Once again, Weather 360 would like to thank all of its visitors for relying on us to provide their weather.
Welcome to Weather 360. As of now, as we approach our fourth anniversary, Weather 360 will be providing information in French, as well as in English, to French-speaking regions of the Caribbean and Canada when there are meteorological threats to the indicated regions (below). After recent hurricanes in the Caribbean, we noticed that there were many people from these French-speaking regions who used Weather 360 for information, more people than used us in the entire previous month. Therefore, it is with pleasure that we announce the start of services in French. Thank you for using Weather 360 and stay safe!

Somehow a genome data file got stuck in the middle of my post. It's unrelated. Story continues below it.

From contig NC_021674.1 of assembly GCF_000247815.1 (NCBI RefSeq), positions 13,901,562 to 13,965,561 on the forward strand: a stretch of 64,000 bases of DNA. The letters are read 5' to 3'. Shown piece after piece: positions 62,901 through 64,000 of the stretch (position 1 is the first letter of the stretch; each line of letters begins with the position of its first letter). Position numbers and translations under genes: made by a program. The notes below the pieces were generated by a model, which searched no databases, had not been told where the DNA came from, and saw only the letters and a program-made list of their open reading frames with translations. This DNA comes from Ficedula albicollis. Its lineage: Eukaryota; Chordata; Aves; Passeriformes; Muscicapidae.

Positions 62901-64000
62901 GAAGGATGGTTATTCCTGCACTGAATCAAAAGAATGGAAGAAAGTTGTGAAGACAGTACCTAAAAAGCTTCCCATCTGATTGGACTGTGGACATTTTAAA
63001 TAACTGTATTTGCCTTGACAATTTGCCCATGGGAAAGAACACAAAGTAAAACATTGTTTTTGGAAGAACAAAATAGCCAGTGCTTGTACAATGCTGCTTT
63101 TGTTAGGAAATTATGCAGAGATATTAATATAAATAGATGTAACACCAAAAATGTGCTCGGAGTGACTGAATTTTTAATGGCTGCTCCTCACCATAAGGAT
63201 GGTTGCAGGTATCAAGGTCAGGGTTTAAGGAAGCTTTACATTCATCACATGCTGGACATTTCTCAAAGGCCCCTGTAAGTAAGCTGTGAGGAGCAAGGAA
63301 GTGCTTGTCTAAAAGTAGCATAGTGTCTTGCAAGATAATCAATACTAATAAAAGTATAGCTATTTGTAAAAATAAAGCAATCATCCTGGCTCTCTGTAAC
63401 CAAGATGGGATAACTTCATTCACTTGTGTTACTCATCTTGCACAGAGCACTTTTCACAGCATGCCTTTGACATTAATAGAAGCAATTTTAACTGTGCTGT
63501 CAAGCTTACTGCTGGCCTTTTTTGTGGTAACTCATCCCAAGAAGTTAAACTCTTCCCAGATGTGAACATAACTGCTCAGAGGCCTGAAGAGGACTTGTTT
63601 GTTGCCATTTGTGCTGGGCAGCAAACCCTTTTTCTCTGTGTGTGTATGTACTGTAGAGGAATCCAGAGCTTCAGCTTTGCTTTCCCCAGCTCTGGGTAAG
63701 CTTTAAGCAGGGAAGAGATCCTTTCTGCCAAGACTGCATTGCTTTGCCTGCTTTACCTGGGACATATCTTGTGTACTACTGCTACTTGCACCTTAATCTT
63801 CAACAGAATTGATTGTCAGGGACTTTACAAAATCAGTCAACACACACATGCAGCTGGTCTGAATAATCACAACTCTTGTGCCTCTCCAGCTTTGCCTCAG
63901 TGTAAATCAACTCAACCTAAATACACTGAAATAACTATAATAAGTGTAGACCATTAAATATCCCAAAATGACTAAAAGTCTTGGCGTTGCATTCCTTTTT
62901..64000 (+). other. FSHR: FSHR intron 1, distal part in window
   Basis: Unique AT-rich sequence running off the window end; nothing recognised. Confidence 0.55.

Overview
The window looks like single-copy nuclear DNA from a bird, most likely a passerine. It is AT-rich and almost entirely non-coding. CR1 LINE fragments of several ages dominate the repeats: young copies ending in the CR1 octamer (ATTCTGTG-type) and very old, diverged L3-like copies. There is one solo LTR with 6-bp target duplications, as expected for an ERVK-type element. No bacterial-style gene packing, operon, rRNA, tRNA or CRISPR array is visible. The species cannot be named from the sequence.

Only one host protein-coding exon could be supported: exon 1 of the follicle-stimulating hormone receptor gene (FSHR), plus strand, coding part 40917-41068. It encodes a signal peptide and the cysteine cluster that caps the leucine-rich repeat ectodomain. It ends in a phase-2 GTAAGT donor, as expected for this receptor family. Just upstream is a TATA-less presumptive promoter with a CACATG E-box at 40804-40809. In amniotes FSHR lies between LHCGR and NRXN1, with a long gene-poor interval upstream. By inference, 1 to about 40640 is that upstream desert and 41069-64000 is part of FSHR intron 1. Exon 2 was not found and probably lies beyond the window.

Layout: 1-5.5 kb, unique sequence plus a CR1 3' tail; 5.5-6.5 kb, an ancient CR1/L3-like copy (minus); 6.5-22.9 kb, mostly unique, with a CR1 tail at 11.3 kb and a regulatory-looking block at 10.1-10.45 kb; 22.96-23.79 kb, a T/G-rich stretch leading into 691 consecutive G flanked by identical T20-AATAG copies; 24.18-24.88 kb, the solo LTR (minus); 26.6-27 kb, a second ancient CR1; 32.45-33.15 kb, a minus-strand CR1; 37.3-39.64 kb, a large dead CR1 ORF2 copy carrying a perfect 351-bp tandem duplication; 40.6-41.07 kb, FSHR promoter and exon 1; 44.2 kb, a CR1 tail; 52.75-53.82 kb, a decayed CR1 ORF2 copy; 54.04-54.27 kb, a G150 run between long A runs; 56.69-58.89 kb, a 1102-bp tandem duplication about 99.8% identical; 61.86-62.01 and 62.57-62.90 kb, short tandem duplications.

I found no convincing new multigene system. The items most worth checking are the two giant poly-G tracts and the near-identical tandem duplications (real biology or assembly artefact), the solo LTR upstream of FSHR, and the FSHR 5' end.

Annonce de Services en Français
Bienvenue à Weather 360. Désormais, comme nous approchons notre quatrième anniversaire, Weather 360 rassurera des infos en français et en anglais aux régions francophones du Caraïbe et du Canada quand il y a des menaces méterologiques aux régions indiquées. Après des ouragans récents au Caraïbe, nous avons noté qu’il y avait beaucoup de personnes de ces régions francophones qui ont utilisé Weather 360 pour des infos, plus de personnes qui nous ont utilisés pour le mois antérieur entier. Donc, c’est avec plaisir que nous annonçons la commence des services en français. Merci d’utiliser Weather 360 et restez en sécurité!
Français : Carte montrant les langues parlées dans les différentes régions du Canada.
English: Map of Canada showing the language spoken in different regions of the country.